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John Brumby’s guide to PPPs




John Brumby, former premier of Victoria and current chair of MTAA Super, recently published his memoirs, which contain the lessons he learnt on leadership over 30 years in politics. The book, The Long Haul, also offers insights into the challenges and opportunities Australia currently faces and in this extract, he gives his thoughts on how investors can work with federal and state governments on public–private partnerships (PPPs).

As treasurer and Premier of Victoria, I oversaw $12 billion worth of PPPs in areas such as health and education infrastructure, transport, tourism and more. It is inconceivable that we could have built as much as we did if we had refused to work in partnership. However, we were not ideological about it: value for taxpayers’ money was the goal, and PPPs were sometimes, but not always, the means.

According to Infrastructure Australia, our nation currently has an “infrastructure deficit” of around $300 billion. Governments have four choices: they can ignore it – which will lead to inefficiencies in the economy, a slowing of growth and a declining quality of life; they can finance infrastructure through debt, which will increase r isk and may compromise budgets (although long-term interest rates are currently at record low levels); they can privatise infrastructure, but that means relinquishing control over large swathes of our economic and social landscape; or they can choose public–private partnerships.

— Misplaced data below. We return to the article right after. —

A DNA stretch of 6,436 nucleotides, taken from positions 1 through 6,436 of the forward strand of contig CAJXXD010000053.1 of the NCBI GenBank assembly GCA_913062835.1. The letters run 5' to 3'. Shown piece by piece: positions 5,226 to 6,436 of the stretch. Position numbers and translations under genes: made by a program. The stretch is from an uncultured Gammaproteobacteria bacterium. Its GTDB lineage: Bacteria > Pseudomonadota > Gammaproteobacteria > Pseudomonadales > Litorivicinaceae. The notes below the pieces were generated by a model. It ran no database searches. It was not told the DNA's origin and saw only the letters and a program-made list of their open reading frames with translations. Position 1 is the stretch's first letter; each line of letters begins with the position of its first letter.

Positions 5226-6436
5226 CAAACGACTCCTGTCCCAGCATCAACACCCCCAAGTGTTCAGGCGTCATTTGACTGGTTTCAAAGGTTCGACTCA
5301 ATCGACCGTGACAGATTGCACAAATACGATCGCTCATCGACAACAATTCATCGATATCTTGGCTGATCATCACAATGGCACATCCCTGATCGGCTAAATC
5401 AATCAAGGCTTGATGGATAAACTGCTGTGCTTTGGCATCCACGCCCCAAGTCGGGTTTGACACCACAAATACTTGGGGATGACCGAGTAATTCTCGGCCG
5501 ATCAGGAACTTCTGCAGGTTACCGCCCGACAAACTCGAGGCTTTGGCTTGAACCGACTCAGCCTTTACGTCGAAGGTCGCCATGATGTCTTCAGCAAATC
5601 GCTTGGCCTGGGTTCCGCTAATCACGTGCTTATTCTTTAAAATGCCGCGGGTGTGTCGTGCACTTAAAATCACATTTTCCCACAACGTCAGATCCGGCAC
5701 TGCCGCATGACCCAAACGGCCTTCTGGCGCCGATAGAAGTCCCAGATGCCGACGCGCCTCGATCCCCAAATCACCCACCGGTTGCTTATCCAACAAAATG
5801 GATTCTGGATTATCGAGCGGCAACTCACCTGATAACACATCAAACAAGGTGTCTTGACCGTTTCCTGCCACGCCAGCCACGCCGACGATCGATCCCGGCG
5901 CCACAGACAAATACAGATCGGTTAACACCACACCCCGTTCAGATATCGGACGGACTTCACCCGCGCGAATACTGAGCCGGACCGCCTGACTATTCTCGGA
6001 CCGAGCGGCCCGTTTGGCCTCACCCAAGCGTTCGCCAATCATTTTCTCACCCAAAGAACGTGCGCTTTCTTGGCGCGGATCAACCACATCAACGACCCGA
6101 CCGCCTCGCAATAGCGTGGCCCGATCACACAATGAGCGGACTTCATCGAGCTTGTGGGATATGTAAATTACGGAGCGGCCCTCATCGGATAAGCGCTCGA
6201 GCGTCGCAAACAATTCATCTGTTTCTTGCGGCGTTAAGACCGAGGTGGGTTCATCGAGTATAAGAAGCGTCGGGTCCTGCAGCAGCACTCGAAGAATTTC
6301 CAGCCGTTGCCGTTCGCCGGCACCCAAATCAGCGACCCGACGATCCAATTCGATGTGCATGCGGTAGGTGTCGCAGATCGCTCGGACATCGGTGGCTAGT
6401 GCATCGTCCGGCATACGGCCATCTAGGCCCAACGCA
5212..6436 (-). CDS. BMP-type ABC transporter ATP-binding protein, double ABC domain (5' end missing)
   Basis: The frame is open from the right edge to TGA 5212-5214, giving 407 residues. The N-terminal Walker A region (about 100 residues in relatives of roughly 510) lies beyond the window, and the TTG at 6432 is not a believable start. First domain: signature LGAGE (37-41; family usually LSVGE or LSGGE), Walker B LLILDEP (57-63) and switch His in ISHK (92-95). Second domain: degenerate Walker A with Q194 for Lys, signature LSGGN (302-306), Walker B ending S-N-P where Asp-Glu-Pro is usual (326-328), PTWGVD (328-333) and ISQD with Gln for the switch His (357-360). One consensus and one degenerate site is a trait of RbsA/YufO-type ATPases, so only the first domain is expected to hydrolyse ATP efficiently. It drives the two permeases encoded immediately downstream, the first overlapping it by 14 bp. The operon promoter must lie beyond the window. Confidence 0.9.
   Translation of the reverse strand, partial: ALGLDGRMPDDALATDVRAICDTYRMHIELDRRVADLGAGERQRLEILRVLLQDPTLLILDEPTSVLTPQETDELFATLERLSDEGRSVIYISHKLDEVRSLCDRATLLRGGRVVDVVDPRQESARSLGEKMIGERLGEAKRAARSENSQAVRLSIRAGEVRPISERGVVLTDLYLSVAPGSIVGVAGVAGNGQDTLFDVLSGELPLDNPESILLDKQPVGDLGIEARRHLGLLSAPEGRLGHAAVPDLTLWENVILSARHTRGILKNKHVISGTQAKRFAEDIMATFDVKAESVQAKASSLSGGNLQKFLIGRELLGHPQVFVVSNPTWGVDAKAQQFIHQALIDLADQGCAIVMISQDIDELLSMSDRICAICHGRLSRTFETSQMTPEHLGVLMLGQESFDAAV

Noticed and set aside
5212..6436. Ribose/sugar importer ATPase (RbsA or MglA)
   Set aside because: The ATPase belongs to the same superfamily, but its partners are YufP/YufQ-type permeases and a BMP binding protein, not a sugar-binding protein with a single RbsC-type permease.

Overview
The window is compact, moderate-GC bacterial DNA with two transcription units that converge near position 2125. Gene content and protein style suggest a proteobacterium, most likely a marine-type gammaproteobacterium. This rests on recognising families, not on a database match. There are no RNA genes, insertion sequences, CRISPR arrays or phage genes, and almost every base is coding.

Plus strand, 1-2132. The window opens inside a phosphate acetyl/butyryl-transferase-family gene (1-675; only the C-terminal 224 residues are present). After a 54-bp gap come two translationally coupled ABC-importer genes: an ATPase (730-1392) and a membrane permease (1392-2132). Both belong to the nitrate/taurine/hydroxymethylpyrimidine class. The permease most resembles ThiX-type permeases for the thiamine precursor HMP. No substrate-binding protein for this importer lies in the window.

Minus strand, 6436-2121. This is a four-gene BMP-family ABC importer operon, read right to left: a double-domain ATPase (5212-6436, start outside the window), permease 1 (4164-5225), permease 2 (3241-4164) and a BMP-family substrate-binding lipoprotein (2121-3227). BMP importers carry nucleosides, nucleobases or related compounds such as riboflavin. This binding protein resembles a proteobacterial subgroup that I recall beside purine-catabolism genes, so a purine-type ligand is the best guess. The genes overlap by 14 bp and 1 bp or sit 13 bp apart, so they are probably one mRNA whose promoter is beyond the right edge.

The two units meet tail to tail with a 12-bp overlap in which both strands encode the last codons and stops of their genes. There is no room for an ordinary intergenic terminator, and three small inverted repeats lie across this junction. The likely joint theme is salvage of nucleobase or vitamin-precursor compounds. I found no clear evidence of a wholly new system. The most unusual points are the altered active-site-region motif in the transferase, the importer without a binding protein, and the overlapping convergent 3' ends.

Benefits of PPPs

A well-designed PPP allocates risk to the party best placed to manage it. Big infrastructure projects carry three main risks: cost, industrial problems and delay. PPPs help to shift each of these risks away from government, and therefore from the taxpayer. The cost of a PPP to government is determined before a shovel hits the ground. Industrial matters can be agreed in advance: any problems arising later become the responsibility of the private-sector partner. And the threat to a company’s return on investment is a powerful incentive to avoid delays. A 2007 study by Allen Consulting and the University of Melbourne showed that PPPs were, on average, 25 per cent cheaper than traditional procurement methods, and were completed 20 per cent faster.

But there are also other benefits of PPPs. Competitive tender processes tend to price projects more effectively, incentivising efficiency from bidders at each stage. Private companies can attract high-quality staff for a reasonable price, while governments, wary of criticism for hiring more public servants, are often tempted to turn instead to more expensive external consultants. Finally, private companies, formed in the competitive marketplace, are forced to be innovative and creative in order to survive. The competitive tender process presents governments with a range of options that may not have emerged through traditional procurement methods.